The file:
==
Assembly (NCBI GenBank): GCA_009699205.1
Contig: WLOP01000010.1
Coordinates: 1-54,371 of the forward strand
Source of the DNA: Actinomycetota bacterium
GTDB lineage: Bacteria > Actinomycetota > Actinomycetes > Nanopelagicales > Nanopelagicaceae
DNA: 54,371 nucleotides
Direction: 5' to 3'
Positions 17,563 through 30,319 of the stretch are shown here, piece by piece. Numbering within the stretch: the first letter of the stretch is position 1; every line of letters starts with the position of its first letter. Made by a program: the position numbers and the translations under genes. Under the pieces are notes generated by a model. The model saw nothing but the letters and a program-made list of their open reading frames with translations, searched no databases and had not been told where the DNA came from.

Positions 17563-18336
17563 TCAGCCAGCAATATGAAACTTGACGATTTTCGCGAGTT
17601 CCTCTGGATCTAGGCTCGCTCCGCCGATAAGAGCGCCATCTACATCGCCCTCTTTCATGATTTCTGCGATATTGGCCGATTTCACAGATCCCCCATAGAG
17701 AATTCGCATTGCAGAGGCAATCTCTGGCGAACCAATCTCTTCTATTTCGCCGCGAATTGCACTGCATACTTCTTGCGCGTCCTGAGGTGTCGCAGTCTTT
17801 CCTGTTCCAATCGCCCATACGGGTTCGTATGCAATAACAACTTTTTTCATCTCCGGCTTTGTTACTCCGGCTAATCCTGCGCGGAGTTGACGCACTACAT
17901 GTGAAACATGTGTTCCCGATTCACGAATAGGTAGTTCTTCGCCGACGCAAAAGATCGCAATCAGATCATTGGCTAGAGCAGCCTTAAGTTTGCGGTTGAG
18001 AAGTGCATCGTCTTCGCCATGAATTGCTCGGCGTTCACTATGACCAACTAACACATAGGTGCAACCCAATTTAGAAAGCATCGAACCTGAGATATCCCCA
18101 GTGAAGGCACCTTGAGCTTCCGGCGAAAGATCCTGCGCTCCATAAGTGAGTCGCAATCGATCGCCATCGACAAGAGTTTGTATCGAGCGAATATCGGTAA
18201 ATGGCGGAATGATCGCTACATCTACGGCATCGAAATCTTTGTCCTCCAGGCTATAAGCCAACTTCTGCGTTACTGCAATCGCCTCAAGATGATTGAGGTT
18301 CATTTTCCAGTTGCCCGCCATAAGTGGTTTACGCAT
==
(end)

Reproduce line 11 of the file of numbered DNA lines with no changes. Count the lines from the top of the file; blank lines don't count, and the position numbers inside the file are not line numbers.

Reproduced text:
17601 CCTCTGGATCTAGGCTCGCTCCGCCGATAAGAGCGCCATCTACATCGCCCTCTTTCATGATTTCTGCGATATTGGCCGATTTCACAGATCCCCCATAGAG